The most abundant shorebird in our area were Red-necked Phalaropes (RNPH). Phalaropes are unusual in that the female is more brightly coloured and do not incubate the eggs, nor do they raise the chicks. The females leave the males behind after laying their eggs.

This pair of Phalaropes went on to make a nest that had only 2 eggs. Most, if not all, shorebirds lay 4 eggs in a nest indicating that this female already had a nest with another male, or left the male after only 2 eggs for whatever reason:

The males are most easily distinguishable from females by their less colourful throat and neck. Although, from my observations there seemed to be a spectrum of dull to bright males, and dull to bright females that probably involved a bit of overlap.

RNPH chicks are probably the cutest non-plover chicks!

Semipalmated Sandpipers (SESA) did not breed on Fish Island (our home island), but there were other islands within reach of our boats that had suitable habitat for this species.

Both males and females take part in incubating and raising the chicks.

Their nests were very well concealed in the tundra habitat making them extremely difficult to re-find! This nest has the expected 4 eggs:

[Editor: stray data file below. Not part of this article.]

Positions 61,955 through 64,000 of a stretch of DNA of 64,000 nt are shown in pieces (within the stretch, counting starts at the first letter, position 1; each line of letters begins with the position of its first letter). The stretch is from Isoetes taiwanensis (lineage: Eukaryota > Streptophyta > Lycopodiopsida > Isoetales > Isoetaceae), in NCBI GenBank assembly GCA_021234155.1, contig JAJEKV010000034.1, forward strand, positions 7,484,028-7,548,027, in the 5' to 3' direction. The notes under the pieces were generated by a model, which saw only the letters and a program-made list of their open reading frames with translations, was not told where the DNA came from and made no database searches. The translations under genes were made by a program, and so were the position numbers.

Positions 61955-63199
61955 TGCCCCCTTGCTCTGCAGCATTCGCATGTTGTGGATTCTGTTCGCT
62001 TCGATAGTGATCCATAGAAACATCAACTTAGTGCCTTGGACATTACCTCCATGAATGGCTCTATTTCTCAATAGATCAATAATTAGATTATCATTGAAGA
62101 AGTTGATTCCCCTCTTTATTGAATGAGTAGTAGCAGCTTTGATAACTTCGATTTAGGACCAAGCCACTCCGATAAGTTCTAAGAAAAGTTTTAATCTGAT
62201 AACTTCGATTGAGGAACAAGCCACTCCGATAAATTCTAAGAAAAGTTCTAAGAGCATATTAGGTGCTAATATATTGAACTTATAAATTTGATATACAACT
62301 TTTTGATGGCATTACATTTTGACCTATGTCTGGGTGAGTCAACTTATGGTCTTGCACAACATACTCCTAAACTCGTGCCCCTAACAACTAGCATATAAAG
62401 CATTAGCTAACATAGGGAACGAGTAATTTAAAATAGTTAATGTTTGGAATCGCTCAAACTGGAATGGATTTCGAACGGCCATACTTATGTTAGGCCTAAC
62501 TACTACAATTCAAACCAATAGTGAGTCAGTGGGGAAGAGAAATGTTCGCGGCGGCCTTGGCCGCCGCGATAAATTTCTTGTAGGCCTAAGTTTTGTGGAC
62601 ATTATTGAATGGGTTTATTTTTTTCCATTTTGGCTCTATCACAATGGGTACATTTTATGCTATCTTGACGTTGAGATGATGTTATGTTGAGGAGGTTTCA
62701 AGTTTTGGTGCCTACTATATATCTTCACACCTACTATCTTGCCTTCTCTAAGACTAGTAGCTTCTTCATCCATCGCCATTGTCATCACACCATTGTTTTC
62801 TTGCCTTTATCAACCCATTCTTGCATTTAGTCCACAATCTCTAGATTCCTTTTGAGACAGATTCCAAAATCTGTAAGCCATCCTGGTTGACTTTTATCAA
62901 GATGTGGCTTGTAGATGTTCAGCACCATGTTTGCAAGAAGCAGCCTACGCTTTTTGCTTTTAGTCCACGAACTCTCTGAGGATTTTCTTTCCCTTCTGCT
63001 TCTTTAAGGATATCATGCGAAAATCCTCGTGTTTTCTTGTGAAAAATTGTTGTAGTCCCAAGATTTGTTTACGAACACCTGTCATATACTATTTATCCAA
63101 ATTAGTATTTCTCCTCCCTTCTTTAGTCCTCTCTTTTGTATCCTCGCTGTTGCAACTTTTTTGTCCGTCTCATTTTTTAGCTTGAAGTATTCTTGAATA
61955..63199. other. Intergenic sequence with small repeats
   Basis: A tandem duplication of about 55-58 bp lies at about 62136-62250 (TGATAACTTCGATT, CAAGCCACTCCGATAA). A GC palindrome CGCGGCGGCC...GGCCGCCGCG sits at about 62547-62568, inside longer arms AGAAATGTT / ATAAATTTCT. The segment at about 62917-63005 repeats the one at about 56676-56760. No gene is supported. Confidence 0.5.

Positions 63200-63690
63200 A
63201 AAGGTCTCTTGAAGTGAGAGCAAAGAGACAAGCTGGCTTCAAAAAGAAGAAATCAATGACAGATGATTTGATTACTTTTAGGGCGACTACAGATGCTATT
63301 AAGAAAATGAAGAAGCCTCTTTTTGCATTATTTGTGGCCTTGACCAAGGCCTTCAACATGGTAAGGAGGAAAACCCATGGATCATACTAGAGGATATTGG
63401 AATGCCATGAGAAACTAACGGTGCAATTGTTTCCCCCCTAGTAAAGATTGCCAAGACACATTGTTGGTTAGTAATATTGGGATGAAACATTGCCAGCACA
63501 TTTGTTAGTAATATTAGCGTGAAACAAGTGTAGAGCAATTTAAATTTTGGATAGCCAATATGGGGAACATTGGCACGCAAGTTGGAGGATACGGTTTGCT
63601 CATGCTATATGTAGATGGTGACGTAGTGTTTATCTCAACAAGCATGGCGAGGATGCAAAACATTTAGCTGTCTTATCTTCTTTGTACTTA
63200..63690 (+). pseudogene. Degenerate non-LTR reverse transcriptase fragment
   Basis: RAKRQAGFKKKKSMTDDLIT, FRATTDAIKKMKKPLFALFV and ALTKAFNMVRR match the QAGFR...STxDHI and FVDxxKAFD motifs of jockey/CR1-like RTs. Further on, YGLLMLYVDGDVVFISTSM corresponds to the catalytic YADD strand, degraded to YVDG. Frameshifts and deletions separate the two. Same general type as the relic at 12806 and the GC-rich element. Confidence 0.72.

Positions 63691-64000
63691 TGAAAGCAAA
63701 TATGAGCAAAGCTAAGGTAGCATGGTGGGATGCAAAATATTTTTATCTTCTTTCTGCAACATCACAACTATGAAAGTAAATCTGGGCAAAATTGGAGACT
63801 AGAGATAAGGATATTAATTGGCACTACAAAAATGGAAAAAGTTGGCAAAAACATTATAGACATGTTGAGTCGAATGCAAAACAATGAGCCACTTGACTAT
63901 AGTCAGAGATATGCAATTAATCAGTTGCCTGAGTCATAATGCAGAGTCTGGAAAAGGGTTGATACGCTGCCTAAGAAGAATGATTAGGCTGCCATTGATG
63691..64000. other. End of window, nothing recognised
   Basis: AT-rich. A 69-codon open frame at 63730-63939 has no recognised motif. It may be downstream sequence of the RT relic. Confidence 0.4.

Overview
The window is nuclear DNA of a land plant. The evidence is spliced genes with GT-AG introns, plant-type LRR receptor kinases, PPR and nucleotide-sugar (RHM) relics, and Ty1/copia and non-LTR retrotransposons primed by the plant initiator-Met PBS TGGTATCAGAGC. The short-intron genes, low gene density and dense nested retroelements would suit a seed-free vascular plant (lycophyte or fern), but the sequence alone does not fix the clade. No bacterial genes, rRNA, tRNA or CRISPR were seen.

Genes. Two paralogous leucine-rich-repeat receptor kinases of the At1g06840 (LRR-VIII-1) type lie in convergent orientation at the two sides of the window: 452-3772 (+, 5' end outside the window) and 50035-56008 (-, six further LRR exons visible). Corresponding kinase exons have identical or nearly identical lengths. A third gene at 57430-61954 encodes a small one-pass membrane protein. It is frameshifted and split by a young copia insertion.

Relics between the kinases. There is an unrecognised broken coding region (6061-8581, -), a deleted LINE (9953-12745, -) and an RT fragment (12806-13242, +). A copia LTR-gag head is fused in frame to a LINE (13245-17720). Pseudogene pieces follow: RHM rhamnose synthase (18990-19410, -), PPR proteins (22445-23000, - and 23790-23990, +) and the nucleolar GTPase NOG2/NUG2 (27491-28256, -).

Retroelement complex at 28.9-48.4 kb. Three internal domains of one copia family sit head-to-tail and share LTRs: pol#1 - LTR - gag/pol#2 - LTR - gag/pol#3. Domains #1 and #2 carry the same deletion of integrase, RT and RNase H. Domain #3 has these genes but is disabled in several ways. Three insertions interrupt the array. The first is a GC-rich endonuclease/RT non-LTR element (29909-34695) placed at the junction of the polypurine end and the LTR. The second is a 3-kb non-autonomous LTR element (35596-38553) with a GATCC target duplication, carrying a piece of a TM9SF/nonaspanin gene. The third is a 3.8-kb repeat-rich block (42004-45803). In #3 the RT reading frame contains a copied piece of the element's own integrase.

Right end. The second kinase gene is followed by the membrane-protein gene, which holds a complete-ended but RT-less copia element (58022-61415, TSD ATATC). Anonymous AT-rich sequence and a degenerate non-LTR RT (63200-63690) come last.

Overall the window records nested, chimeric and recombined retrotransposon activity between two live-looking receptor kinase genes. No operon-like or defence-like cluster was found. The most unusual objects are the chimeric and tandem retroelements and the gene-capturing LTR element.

Our group was tasked with deploying 15 geolocators on Semipalmated Sandpipers. This SESA has been banded with a geolocator by me. The hope is that these SESA's will return to the same location next year to breed so that they can be re-trapped and the geolocators removed so that the data can be accessed! Realistically, we'll be lucky if 1 or 2 of these birds is ever re-trapped on the breeding grounds because the SESA's in our area do not seem to have nest site fidelity.

The third target species, Pectoral Sandpiper (PESA), were common on our island during the first 1-2 weeks. The males could be heard performing their 'booming' displays from over a kilometer away - a very fascinating display. However, the females, and their nests are much more difficult to track down. In previous years, the crew at the Mackenzie Delta were lucky to find 1 or 2 nests. This year we managed to find 9, which probably indicates a good breeding season for this species rather than a stellar crew! :p

We banded 3 PESA chicks, here are 2 from one family:

By the end of the season our group banded almost 150 shorebirds, and found about 110 shorebird nests! Previous years at our location never broke the 100 mark for shorebirds banded, or nests found. Clearly, the abundance of nesting shorebirds was good this year in our area.

And, not surprisingly, wherever there are plenty of shorebirds, there are predators...

... to be continued ;)